subject liaisons with key functional areas – i.e., outreach + subject area responsibilities.
This librarian works at a library with 10-50 staff members in a city/town in the Midwestern US.
Do library schools teach candidates the job skills you are looking for in potential hires?
√ Depends on the school/Depends on the candidate
Should library students focus on learning theory or gaining practical skills? (Where 1 means Theory, 5 means practice, and 3 means both equally)
What coursework do you think all (or most) MLS/MLIS holders should take, regardless of focus?
√ Grant Writing
√ Project Management
√ Collection Management
√ Programming (Events)
√ Programming (Coding)
√ Web Design/Usability
√ Digital Collections
√ History of Books/Libraries
√ Research Methods
√ Readers’ Advisory
√ Information Behavior
√ Services to Special Populations
√ Soft Skills (e.g. Communication, Interpersonal Relations)
√ Field Work/Internships
When deciding who to hire out of a pool of candidates, do you value skills gained through coursework and skills gained through practice differently?
√ Yes–I value skills gained through a student job more highly
Which skills (or types of skills) do you expect a new hire to learn on the job (as opposed to at library school)?
+ How to be a good colleague (can’t teach that – that’s why the pre-professional experiences are so key)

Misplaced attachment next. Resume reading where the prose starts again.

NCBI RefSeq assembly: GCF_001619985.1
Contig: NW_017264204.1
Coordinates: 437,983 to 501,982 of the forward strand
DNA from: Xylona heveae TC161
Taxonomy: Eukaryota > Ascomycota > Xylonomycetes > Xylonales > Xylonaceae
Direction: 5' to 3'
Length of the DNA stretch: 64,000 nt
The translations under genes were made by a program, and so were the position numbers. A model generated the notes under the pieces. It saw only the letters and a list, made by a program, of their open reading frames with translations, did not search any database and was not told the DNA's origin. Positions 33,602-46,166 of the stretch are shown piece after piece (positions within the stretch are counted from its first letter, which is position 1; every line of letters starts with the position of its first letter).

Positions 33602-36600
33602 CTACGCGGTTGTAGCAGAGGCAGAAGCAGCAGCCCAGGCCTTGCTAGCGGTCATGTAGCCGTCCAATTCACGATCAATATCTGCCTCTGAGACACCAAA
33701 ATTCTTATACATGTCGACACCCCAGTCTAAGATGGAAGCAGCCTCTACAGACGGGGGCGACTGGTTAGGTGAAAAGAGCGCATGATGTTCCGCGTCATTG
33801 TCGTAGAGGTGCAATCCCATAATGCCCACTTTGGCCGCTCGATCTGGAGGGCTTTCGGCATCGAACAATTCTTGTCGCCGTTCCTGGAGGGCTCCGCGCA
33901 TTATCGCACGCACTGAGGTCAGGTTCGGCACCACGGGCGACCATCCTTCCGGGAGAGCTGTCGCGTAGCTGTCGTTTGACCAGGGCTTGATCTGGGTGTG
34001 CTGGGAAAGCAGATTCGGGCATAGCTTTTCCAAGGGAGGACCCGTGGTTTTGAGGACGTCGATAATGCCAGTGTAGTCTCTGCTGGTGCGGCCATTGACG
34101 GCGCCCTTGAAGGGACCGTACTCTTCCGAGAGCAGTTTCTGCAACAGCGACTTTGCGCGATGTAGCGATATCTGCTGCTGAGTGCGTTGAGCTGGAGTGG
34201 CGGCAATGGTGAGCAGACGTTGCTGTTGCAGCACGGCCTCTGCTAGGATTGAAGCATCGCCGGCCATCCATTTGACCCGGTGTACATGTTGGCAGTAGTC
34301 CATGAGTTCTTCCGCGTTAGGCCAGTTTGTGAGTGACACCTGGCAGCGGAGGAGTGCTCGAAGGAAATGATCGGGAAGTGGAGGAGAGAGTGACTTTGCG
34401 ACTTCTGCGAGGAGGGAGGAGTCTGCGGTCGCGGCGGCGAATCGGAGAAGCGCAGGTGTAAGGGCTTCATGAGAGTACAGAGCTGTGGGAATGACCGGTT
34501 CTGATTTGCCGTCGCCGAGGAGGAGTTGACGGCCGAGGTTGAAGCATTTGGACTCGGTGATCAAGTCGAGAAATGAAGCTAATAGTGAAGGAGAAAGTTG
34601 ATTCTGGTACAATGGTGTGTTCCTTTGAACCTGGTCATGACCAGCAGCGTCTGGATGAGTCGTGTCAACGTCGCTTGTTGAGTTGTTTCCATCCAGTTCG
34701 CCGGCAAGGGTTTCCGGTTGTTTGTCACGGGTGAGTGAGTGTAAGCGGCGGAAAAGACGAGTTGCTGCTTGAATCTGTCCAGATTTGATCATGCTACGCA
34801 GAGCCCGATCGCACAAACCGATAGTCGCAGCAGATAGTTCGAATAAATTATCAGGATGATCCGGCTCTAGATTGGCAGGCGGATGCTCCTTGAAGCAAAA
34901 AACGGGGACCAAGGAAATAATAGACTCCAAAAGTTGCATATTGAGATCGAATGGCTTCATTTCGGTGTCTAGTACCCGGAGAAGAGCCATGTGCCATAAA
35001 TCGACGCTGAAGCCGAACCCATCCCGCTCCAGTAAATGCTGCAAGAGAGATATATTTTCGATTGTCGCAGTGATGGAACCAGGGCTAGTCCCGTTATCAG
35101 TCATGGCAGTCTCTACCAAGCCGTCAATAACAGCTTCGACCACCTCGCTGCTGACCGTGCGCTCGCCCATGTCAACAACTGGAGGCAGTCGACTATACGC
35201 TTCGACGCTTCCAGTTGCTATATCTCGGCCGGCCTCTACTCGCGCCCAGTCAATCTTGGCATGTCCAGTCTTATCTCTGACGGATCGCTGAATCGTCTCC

+ Community/campus-specific information – culture, programs, majors, etc
+ Refining of their research agenda – I wish LIS schools trained students in methodologies and statistics.
Which of the following experiences should library students have upon graduating?
√ Library work experience
√ Internship or practicum
√ Professional organization involvement
√ Other: conference presentation OR scholarly publication – either is a plus but not required in my opinion
Which library schools give candidates an edge (you prefer candidates from these schools)?
University of Illinois
Are there any library schools whose alumni you would be reluctant to hire?
What advice do you have for students who want to make the most of their time in library school?
+ Find a job/internship that will give you practical experience and good, solid professional references who can speak to your collegiality, willingness to work hard, and flexibility
+ READ THE LITERATURE, especially if you want to be an academic librarian on the tenure track. Try writing and submitting your work.
+ Go to professional conferences to listen and participate.
+ Take research methodology courses if your LIS program doesn’t offer them – sociology or anthropology departments may offer something of interest.
+ Have people read your cover letters, practice doing phone interviews, practice your presentations for on-campus interviews, and send written thank you notes after on-campus interviews.
+ When you start a new job, be nice to everyone (not just the librarians – everyone), learn the culture and keep up your connections with your library school colleagues and faculty.
Special Note: From December 6, 2013 to October 24, 2014, the ALA will accept comments on the Draft revised Standards for Accreditation of Master’s Programs in Library and Information Studies. More information about the process of changing these standards is here. If you have opinions about what people should be learning in library school, here’s a way that you can influence change.
Do you hire librarians? Tell us, “What Should Potential Hires Learn in Library School?”: http://tinyurl.com/hiringlibschoolsurvey